Recruiters' Five Biggest Mistakes

Recruiting experts tell us some of the worst practices they've seen and how to make the hiring process better for everyone.

It's a familiar hiring hurdle—an abundance of qualified candidates and limited resources to evaluate everyone.

Ken Sundheim, CEO of KAS Placement Recruiters, estimates that nearly one of every four decisions a small to midsize business makes during the recruitment process will hurt their chances to snag prime talent.

We’ve looked at ways social media can surreptitiously bias hiring managers and how candidates can game the traditional interview process. But what about the ways hiring managers and recruiters are sabotaging their own efforts.

Since even Google’s senior vice president of “people operations” publicly denounced the search giant’s practice of asking quirky brainteasers (“How many golf balls can you fit in an airplane) as “a complete waste of time," we asked recruiting experts to tell us some of the other worst practices they’ve observed.

1. Lamenting the Lack of Good Candidates

Shon Burton, founder of HiringSolved:
The idea that "It’s impossible to find a qualified candidate” is a myth. The role of the recruiter is to actively find talent, and to identify people who demonstrate the desired skills and knowledge that any given open position requires.

Recruiting must be done creatively. The method of thinking of a candidate as a walking bullet-list—as someone who can meet a laundry list of expectations and requirements—is as outdated as the traditional resume. Through social media recruiters can easily find who they’re looking for: those who are able to demonstrate both passion and talent. These types of candidates might not have deep experience in an industry, or the most professionally robust resumes, but they’re qualified.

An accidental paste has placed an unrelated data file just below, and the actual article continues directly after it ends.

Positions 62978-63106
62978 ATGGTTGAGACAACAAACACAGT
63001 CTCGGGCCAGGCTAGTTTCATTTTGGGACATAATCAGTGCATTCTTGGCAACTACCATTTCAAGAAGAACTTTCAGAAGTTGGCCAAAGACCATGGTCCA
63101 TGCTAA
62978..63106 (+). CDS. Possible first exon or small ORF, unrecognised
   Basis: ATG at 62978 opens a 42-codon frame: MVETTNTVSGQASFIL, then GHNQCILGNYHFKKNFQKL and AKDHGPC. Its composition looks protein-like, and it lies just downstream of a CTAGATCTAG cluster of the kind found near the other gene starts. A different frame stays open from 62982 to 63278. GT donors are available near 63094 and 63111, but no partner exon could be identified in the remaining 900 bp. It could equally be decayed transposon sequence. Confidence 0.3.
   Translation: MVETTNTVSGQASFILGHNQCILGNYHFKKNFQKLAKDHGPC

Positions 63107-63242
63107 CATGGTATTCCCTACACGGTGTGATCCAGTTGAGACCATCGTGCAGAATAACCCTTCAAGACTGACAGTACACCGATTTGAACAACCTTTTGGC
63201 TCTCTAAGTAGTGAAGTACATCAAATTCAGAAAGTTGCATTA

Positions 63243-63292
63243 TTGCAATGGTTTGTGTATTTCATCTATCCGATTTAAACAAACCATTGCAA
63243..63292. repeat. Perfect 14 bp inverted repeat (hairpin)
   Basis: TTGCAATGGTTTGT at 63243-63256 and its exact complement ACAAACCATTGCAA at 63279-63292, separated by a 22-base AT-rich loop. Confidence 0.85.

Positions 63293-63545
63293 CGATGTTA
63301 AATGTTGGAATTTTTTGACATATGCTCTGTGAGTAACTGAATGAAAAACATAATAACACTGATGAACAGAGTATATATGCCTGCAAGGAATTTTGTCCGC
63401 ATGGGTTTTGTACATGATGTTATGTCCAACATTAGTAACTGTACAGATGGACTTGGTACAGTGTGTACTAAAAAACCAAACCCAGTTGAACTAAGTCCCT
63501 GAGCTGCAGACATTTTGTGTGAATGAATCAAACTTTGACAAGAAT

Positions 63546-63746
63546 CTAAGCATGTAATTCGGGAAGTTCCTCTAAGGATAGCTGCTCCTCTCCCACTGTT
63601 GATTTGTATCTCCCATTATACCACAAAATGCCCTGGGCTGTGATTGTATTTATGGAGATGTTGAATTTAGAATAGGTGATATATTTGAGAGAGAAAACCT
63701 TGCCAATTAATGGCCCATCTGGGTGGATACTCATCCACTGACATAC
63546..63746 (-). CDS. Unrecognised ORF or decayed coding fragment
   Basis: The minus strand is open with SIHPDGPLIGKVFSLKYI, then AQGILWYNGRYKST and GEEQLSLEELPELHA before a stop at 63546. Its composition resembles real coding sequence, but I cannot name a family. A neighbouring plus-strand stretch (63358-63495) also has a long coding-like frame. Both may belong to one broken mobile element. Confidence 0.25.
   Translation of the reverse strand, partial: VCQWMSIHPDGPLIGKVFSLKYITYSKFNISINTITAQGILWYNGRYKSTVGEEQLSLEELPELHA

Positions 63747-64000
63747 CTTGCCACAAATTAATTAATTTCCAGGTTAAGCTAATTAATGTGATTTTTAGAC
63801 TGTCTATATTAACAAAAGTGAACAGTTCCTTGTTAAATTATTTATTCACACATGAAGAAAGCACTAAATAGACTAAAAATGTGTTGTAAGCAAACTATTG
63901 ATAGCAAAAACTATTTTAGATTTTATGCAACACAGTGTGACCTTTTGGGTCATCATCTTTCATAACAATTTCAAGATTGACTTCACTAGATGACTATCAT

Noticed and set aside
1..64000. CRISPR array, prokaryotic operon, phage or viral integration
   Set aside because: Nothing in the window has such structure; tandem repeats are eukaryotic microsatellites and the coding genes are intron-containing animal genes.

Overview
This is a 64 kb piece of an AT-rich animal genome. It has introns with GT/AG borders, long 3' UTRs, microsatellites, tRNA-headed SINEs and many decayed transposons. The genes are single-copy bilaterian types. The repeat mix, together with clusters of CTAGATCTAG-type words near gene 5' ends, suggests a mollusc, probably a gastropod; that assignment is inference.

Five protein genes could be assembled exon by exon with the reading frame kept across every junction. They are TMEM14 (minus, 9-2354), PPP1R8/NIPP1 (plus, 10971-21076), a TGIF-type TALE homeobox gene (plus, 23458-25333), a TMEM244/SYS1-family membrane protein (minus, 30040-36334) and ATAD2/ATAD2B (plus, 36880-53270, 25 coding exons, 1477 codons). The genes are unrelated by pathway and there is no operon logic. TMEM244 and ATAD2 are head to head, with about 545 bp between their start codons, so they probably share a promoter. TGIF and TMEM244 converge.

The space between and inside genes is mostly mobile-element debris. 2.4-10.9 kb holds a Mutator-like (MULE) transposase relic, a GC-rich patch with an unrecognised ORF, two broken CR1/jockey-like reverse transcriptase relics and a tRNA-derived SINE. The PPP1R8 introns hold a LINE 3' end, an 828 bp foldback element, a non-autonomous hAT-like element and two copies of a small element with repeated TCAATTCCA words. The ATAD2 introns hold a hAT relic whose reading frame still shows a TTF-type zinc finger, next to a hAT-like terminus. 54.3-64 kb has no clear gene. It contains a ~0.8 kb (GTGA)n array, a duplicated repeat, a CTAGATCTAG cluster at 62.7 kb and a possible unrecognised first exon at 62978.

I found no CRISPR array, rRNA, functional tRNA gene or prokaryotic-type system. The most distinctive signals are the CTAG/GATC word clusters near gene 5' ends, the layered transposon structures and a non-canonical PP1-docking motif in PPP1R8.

Today, in competitive markets, the best candidate for the job is the person who’s trending up, who you can predict as being extremely successful.

2. Relying On The 10-second Gut Scan

Kevin W. Grossman, director of product and content marketing, Peoplefluent:
Hiring data shows that the gut steers us wrong most of the time. Saying you can scan a resume in less than 10 seconds and know if they’re a fit is a farce. I don’t care how good you (think) you are.

For example, according to assessment company Evolve, previous customer service experience does not mean that you are good at customer service. And just because you have a college degree in engineering doesn’t mean you’re going to be a good engineer. Maybe the rare recruiter who is empathic and generally balanced and insightful has a better track record at screening with the gut (because of leveraging some sound data), but we just aren’t wired for prescience.

3. Listing Job Requirements That Aren't Actually Required

Steven Rothberg, president and founder, College Recruiter
One of the less reported on, yet quite illegal, practices used by some hiring managers and recruiters is to advertise some experience or educational accomplishment as a job requirement which is not job related.